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Science is afraid of animal consciousness?


From Drake Baer at New York Mag:

Maybe it’s built into the structure of science itself. Oxford zoologist Antone Martinho makes the case in a new essay for Aeon. Martinho’s lab studies ducklings, while at home, he’s just adopted a pair of “celestial parrotlets,” a sublimely named species of mini-parrot indigenous to South America and suitable for a professorial apartment. As a pet owner, Martinho thinks that his new companions think, but he’d never say that as a scientist, even as his ducklings crane their necks at a new stimulus, in the classic body language of a confused dog.

Which brings us to the elephant in the room: Science can’t infer much about animal consciousness — if it’s there — since it hasn’t yet gotten to the core of the human correlate, what brain scientists and philosophers call the Hard Problem of Consciousness (the capitals denote the gravitas), coined by the philosopher David Chalmers in the 1990s. It’s the modern framing of a question that’s beguiled sages for a couple thousand years: how does a thoughtful, self-reflective experience arise from this physical form?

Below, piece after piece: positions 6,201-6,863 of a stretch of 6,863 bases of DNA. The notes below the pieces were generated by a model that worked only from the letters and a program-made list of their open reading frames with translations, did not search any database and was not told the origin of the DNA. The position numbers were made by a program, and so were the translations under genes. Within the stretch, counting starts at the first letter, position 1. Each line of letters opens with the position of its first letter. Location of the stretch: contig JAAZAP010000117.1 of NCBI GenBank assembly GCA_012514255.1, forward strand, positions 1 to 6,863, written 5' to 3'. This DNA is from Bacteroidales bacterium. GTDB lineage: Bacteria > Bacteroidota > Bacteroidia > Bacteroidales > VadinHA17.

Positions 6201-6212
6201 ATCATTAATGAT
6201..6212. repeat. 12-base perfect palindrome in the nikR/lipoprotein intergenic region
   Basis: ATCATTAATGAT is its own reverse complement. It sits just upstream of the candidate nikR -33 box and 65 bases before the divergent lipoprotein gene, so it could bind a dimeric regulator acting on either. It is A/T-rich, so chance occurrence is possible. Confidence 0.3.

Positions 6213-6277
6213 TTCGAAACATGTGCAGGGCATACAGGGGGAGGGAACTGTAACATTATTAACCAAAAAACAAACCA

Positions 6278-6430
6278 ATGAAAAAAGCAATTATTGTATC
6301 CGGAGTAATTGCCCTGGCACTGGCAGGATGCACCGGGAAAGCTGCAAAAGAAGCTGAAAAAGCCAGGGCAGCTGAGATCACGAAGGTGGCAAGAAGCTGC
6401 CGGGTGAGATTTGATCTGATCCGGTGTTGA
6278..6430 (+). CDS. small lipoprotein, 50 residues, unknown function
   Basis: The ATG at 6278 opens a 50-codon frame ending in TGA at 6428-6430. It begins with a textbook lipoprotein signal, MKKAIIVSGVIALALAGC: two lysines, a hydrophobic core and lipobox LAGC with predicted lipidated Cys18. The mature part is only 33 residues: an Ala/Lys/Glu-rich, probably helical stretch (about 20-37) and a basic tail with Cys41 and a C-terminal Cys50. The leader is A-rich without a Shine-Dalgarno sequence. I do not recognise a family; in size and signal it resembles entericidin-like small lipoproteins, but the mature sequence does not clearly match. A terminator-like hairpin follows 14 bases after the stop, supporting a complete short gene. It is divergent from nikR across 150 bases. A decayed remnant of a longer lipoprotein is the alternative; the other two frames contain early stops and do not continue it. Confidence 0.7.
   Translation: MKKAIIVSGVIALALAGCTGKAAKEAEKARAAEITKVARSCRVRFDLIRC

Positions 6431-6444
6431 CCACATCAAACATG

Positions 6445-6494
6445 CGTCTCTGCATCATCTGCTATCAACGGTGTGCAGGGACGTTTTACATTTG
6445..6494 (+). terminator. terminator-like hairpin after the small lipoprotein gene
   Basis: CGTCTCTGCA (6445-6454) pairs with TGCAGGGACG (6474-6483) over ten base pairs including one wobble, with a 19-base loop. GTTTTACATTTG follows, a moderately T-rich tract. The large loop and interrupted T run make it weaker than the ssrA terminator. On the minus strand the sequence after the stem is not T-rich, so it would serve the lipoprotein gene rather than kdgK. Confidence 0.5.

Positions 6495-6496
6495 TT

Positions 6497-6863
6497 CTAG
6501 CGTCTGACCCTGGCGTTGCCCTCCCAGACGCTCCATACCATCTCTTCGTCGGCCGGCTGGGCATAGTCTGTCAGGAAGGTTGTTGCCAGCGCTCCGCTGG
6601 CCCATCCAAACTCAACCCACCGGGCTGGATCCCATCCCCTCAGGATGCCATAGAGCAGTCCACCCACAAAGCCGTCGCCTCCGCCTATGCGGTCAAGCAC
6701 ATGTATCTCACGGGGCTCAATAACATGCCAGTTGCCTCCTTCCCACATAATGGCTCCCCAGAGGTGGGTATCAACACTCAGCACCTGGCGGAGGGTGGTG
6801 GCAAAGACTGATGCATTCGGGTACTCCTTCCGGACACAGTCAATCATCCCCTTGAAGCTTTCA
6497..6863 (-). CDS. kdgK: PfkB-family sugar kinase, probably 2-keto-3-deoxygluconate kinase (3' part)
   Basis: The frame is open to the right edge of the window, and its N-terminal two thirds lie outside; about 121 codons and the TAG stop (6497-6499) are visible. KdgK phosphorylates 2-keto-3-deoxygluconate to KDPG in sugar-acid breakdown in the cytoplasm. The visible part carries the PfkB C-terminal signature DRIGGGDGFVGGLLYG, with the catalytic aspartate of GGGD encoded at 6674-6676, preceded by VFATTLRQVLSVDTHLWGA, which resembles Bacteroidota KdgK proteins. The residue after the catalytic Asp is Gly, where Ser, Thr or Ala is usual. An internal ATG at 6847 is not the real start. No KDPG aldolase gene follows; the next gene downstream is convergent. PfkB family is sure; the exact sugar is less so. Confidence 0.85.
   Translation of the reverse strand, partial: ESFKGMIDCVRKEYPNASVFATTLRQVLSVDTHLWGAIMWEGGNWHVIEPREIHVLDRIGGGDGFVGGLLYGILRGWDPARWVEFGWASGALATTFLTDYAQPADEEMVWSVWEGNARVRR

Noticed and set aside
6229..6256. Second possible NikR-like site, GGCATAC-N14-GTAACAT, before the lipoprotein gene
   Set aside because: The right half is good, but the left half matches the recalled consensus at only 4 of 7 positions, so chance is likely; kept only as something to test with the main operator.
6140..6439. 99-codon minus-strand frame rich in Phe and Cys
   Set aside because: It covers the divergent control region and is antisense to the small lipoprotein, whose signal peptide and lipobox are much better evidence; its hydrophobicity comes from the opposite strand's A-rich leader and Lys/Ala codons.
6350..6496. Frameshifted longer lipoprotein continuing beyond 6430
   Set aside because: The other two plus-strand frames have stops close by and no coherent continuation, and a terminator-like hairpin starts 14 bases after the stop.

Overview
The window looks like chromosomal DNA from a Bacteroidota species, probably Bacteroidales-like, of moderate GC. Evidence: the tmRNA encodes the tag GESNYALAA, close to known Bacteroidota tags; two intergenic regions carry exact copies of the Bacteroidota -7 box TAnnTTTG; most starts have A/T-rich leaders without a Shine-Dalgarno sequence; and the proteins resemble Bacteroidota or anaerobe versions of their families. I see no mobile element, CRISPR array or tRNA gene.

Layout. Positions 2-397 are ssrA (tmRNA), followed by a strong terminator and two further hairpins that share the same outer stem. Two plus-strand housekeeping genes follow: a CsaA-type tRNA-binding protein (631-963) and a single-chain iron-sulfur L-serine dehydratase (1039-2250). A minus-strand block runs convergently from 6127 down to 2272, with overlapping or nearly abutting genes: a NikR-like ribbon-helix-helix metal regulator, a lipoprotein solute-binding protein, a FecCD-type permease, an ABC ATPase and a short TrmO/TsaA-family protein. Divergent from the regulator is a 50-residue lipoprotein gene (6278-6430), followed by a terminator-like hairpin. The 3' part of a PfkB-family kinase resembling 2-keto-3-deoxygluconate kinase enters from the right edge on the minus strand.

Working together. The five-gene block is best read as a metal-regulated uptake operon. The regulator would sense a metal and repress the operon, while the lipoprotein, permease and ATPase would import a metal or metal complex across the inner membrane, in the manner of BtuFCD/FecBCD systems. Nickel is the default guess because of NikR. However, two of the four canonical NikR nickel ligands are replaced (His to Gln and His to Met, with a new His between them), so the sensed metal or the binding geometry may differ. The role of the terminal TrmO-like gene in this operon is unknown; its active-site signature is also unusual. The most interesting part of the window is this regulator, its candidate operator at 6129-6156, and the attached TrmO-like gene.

Okay, let’s take a think break: Is there some reason animal behaviourists can’t just go ahead and apply crackpot theories to animal consciousness, the way they routinely apply them to human consciousness? Are higher standards are required for animals? Good thing, that, but…

Indeed, given the staggering array of species out there, saying there’s only one form of consciousness sounds awfully reductive. Like the philosopher Daniel Dennett told The New Yorker in 2013, “the idea that there is a bright line, with real comprehension and real minds on the far side of the chasm, and animals or plants on the other—that’s an archaic myth.” More.

Actually, the “bright line” is not an “archaic myth.” It is stupid, stunned obvious and it should be a “please-waste-no-more-of-our-time” test for people presuming to write on the subject of consciousness. We write about animal consciousness and animals cannot begin to comprehend ours.

Of course, many animals have some form of consciousness,, not necessarily related to their brains.

Which poses an additional problem, of course. Does consciousness really reside in their brains?

Oh, never mind. There are probably crackpot theories banked up all through January.

See also: Consciousness as a state of matter

What great physicists have said about immateriality and consciousness

Would we give up naturalism to solve the hard problem of consciousness?


Animal minds: In search of the minimal self

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Typical example of animal consciousness:

Note: Cat does not go on to develop theory of human psychology. 


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